While many think life insurance costs more if you have diabetes and finding coverage may be more difficult, there are life insurance companies who will offer coverage. We understand the importance of protecting your family from a financial struggle in the event of premature death and will work with you to get affordable life insurance coverage.
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Life insurance carriers all follow a different set of underwriting guidelines. This means that each carrier will rate a certain condition differently and life insurance costs will vary from one company to the next. While one company may decide to give an applicant a Preferred Plus rating for a certain condition, another company may offer only Standard.
This is where we can help you. We have relationships with many of the best life insurance carriers and know the idiosyncrasies of each. Once we know your unique situation, we will shop your case at the appropriate carriers to help you get the best possible coverage.
What is Diabetes?
Diabetes Mellitus (DM) is a health condition characterized by hyperglycemia (high blood sugar) in which there is an inadequate amount of insulin for the needs of the body (Type 1) or the insulin that is produced is ineffective (Type 2). The Centers for Disease Control estimates that in the U.S. diabetes affects 18.2 million people (or 6.3 percent of the population). Of this group, nearly one-third are undiagnosed. Insurance medical testing discovers some of them.
Types of Diabetes
Type 1 Diabetes
Type 1 diabetes, formerly called juvenile-onset or insulin dependent (IDDM), has a peak age at onset of 12 years old. It is unusual to begin after age 40.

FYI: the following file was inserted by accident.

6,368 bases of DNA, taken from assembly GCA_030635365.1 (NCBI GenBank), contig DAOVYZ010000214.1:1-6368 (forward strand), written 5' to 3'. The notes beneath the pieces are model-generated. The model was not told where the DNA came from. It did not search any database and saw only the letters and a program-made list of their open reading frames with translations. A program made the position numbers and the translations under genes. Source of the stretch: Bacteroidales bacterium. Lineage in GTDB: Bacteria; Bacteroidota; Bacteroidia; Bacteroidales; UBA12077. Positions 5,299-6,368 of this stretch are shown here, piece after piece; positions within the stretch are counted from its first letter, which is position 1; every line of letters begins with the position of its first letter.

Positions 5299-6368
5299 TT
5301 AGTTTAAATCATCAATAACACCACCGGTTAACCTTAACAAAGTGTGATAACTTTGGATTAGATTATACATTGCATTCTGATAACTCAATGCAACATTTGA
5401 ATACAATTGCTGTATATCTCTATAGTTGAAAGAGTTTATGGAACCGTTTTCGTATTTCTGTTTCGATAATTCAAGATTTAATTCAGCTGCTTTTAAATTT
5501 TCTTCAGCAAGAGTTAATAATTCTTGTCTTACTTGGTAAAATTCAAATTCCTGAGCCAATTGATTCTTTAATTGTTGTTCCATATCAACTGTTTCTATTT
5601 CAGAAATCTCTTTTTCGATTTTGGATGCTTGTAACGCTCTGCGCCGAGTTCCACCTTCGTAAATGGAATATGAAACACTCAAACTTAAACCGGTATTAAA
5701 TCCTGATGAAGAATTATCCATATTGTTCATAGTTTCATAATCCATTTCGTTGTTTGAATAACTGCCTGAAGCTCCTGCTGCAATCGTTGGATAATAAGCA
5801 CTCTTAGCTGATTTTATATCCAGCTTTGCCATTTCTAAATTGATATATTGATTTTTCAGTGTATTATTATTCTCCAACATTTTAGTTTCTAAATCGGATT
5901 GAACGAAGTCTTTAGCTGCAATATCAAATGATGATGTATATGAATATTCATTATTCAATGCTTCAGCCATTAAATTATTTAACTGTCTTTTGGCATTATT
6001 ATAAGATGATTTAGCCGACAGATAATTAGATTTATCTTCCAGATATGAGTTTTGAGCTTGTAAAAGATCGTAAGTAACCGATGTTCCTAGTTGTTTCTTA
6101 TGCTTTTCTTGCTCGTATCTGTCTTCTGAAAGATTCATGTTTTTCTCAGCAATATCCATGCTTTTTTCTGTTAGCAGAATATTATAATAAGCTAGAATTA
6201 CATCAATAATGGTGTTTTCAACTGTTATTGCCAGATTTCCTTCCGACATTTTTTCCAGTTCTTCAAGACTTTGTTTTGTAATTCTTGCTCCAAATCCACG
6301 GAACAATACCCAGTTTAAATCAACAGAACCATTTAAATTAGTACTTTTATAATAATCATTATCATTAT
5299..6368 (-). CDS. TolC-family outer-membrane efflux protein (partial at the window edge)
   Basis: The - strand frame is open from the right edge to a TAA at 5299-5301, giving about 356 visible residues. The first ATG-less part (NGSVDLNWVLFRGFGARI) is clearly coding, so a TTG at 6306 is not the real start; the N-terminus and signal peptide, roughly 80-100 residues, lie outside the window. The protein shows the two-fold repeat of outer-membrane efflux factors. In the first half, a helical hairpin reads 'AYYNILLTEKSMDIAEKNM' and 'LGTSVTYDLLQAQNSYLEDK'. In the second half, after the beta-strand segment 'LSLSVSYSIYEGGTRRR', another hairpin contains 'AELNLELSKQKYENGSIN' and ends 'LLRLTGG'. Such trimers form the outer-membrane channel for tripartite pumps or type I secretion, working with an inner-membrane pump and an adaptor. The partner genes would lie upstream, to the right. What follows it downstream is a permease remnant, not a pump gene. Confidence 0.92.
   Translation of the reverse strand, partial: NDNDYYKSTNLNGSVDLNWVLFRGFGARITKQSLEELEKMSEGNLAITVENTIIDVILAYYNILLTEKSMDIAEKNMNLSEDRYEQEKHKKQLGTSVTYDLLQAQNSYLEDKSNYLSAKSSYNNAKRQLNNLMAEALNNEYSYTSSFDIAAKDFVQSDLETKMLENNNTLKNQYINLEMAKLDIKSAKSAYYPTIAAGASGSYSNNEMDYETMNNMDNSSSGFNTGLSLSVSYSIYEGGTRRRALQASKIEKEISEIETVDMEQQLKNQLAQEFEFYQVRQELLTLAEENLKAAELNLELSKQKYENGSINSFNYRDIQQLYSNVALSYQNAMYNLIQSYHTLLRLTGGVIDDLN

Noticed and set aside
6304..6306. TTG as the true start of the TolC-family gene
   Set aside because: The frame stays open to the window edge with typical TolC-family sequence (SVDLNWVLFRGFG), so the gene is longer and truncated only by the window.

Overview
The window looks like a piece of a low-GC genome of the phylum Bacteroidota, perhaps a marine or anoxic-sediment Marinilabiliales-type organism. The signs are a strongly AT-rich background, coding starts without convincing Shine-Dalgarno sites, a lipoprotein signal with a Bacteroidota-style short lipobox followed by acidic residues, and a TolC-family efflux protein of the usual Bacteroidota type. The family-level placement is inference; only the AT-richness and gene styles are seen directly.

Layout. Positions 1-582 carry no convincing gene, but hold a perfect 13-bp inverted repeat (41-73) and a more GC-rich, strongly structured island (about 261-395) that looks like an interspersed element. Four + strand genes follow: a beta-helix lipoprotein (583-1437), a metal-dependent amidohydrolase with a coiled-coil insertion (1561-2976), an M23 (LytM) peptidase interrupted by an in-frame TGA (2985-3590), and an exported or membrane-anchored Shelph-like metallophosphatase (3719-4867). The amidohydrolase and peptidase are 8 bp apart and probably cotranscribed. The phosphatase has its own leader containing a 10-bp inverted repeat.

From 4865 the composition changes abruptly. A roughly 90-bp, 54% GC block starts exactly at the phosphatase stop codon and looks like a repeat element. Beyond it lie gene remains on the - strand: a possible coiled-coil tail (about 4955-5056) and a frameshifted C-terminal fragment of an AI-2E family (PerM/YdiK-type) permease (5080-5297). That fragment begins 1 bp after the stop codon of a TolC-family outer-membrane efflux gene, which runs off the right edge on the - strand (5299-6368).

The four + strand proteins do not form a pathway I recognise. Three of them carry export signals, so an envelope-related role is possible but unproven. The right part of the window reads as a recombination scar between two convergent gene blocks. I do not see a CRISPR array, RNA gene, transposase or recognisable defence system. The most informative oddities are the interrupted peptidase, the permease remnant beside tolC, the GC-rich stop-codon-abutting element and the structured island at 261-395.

Type 1 diabetes occurs due to beta cell destruction resulting in an insulin deficiency which must be replaced by insulin injections. Symptoms include excessive thirst, excessive urination, and weight loss.
Life insurance ratings for diabetes depends on:
- Age at onset
- Years since diagnosis
- Control of the diabetes
- Presence of complications
Type 2 Diabetes
Type 2 diabetes was formerly called adult-onset or noninsulin dependent (NIDDM). It occurs when the body does not produce enough insulin or resists insulin.
Type 2 usually develops over the age of 30, but its incidence is increasing in children and adolescents, especially those who are obese. It’s usually not diagnosed until health complications have occurred. Many have excessive thirst or urination, but most have no symptoms.
Type 2 is initially treated with diet and exercise. If decreased calorie intake and increased exercise does not result in blood glucose control, oral medication is added. Type 2 may also require insulin in the later stages.
Risk factors for the development of type 2 diabetes include older age, obesity, positive family history, and history of gestational diabetes.
Gestational diabetes is different from Type 1 and Type 2 because it is a short-term condition that can sometimes happen during pregnancy. The main reason life insurance underwriters take caution with gestational diabetes is because it can increase a woman’s likelihood of developing Type 2 diabetes later on in life.
When underwriting gestational diabetes, life insurance companies will take a closer look at the applicant’s family history. If it is determined that there is a high probability you can develop Type 2 based on the history, the carrier will rate you accordingly.